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DSDN104 EXP2: FABRICATE DUE Tuesday September 21st at 12:00pm (lunchtime)1 30% of Course Grade Introduction “The work at each stage [of fabrication] is embodied in models, first of how something will look, then of how it will work, then of how to make it. Those models were originally tangible artifacts, then more recently became computer renderings. Now, thanks to the convergence of computation and fabrication it’s possible to convert back and forth between bits and atoms, between physical and digital representations of an object ...”2 In project one you learned to create 3D form in a virtual environment. This project explores the physical expression of 3D form through digital manufacturing. Laser cutting interprets two-dimensional CAD drawings as cutting paths. The result is typically a series of flat profiles that need to be assembled and connected in some way to create 3D form.

Design challenge Your challenge is to translate and develop your textured iteration from experiment one into a physical artefact, through the use of laser cutting. You will first need to design how your model will be divided into 2D profiles and then how the 2D pieces from the laser cutter are transformed into a 3D construction. You will be supplied one 1 millimetre-thick A4 piece of card and one 300 mm × 300 mm sheet of 2 millimetre-thick clear acrylic. The overall structure of your model must be made from these materials, but you should consider how additional materials could be used in assembly and in design details. You are prohibited from using adhesive to assemble your lasercut parts. Design development is about producing, editing and then re-producing within a set of parameters. The parameters are usually predefined but may be expected to evolve somewhat upon reflecting on each development cycle. Your task is to create, analyze, refine, and repeat.

Procedure Visit at the start of each class for the studio session plan. Visit at the start of each class for the studio session plan. 1 Deadline for submitting your laser cutting profiles: 12pm 10th September (Friday). 2 Neil Gershenfeld, The Center for Bits and Atoms, MIT

1. Begin rendering or exporting sections of your model in 3D Studio Max, and tracing/ adjusting them in Illustrator. 2. Print the 2D profiles taken from your model and cut them from card to assemble sketch models. 3. Research design precedents for examples of laser cutting and methods of assembling/ transforming 2D parts. 4. Develop your design through sketching and sketch models. Use material experiments to explore assembly techniques. 5. If needed, create an assembly in Solidworks to resolve your connection details. 6. Submit your files for laser cutting by 12pm (lunchtime), FRIDAY 10th September. 7. Laser cutting will take place from MONDAY 13th September through FRIDAY 17th September and all parts should be ready to be collected sometime in the week. 8. Assemble your model, then experiment with photography to capture the expressive potential of the form and construction details. Also, re-render your model in 3d Studio Max considering the outcomes of your photography. 9. Document the entire process on your tumblr blog, the whole time considering your graphic presentation. Deadline is 12pm (lunchtime), TUESDAY 21st September. REMEMBER to back up your work at the start and end of each studio session.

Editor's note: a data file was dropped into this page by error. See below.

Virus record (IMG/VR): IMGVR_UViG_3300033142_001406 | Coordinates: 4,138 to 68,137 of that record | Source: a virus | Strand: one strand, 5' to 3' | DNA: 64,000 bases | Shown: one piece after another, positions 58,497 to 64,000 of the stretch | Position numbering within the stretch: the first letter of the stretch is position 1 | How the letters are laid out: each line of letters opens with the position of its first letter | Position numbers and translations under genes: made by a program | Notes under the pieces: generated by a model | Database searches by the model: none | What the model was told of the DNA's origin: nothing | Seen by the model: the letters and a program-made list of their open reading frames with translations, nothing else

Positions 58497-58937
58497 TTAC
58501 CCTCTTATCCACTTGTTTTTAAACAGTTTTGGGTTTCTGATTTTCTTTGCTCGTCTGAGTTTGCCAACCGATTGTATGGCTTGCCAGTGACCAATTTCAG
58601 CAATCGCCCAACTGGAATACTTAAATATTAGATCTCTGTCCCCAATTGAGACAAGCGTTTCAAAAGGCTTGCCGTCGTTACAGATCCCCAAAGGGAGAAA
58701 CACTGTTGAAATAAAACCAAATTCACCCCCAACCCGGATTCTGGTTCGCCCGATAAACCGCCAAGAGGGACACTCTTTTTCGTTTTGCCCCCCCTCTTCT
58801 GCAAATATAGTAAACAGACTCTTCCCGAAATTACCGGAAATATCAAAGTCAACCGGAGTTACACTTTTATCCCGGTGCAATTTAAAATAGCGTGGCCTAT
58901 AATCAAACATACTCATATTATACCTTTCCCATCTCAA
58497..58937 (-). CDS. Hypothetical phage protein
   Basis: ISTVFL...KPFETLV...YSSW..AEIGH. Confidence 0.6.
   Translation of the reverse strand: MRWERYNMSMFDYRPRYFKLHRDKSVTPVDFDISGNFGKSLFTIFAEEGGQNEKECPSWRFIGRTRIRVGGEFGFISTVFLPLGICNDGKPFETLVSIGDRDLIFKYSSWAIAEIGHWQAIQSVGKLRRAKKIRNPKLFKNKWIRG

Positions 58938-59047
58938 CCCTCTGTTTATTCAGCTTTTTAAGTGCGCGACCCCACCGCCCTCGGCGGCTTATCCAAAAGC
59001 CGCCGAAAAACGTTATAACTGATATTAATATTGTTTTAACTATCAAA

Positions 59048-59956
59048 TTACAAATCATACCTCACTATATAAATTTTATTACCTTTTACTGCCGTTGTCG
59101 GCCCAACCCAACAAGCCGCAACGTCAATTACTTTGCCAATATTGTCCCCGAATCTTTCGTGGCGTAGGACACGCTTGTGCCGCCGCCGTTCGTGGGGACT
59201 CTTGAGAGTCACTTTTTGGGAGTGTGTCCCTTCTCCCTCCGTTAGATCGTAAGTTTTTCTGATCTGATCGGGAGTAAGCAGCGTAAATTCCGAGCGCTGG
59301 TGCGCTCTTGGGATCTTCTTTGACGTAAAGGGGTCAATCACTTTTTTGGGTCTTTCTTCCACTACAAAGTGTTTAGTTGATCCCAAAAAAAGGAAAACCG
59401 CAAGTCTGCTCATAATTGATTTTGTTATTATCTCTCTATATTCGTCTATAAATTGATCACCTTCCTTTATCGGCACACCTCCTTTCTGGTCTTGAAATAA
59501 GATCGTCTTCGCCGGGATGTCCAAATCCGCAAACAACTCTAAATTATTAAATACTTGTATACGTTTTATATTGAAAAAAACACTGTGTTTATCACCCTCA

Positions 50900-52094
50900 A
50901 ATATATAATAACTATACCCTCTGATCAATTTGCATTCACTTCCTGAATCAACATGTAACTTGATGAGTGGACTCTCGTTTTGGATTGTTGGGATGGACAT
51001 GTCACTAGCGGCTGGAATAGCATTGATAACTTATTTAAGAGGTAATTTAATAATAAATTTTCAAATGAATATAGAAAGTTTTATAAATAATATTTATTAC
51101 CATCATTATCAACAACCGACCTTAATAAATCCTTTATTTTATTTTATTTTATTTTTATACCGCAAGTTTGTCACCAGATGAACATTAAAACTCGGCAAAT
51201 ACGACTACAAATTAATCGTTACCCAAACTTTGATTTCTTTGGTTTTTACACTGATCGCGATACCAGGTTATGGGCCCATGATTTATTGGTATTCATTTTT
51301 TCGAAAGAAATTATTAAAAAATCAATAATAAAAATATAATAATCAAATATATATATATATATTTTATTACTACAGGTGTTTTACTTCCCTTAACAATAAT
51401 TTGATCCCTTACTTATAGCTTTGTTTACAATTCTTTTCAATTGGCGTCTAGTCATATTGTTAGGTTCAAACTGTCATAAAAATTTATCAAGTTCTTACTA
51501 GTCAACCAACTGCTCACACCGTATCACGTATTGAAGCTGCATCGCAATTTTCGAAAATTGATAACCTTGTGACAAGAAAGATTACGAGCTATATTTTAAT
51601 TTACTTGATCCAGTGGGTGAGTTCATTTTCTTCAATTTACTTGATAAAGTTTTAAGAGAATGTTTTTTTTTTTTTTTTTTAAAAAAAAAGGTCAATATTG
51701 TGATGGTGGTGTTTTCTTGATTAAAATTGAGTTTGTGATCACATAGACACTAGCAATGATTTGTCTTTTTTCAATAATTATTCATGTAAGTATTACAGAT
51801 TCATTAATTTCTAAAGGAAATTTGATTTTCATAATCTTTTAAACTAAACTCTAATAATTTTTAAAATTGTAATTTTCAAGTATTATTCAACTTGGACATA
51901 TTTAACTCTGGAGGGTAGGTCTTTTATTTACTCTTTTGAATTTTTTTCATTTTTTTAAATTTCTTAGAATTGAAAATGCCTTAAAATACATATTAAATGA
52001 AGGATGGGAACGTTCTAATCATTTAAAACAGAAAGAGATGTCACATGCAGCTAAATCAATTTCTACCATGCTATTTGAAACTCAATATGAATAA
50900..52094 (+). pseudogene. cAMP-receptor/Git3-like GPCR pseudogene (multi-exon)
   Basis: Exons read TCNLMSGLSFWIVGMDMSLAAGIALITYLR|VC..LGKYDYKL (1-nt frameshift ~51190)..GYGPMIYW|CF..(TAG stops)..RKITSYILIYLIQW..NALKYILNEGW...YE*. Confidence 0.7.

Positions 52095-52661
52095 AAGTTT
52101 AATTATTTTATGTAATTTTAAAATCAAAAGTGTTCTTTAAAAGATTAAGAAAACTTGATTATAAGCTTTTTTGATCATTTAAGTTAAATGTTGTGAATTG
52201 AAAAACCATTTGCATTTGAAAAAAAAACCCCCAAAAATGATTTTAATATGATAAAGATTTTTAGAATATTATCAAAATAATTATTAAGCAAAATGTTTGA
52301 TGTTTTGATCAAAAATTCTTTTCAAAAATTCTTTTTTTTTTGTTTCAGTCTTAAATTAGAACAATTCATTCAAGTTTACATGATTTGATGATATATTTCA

Software • Autodesk 3DS Max / Design 2010 • Adobe Photoshop/Illustrator CS3 • Solidworks 2009 • Pepakura Designer 3 (Download trial version at

Submission Requirements • Sketch models (minimum 5). • One high quality laser-cut model. • One tumblr blog containing: • Images of design precedents (minimum 2). • Development images including sketches and sketch models (minimum 6). • One revised render of your digital model • One photograph of your physical model

Assessment Criteria 1. Evidence of research into design precedents. 2. Effective transformation from concept to final design. 3. Evidence of experimentation in translation/transformation of virtual form to physical representation. 4. Ability to capture the poetics of form through photography and rendering. 5. Quality and craft in drawings, images, presentations, computer models, renders and physical models.

Dan Emery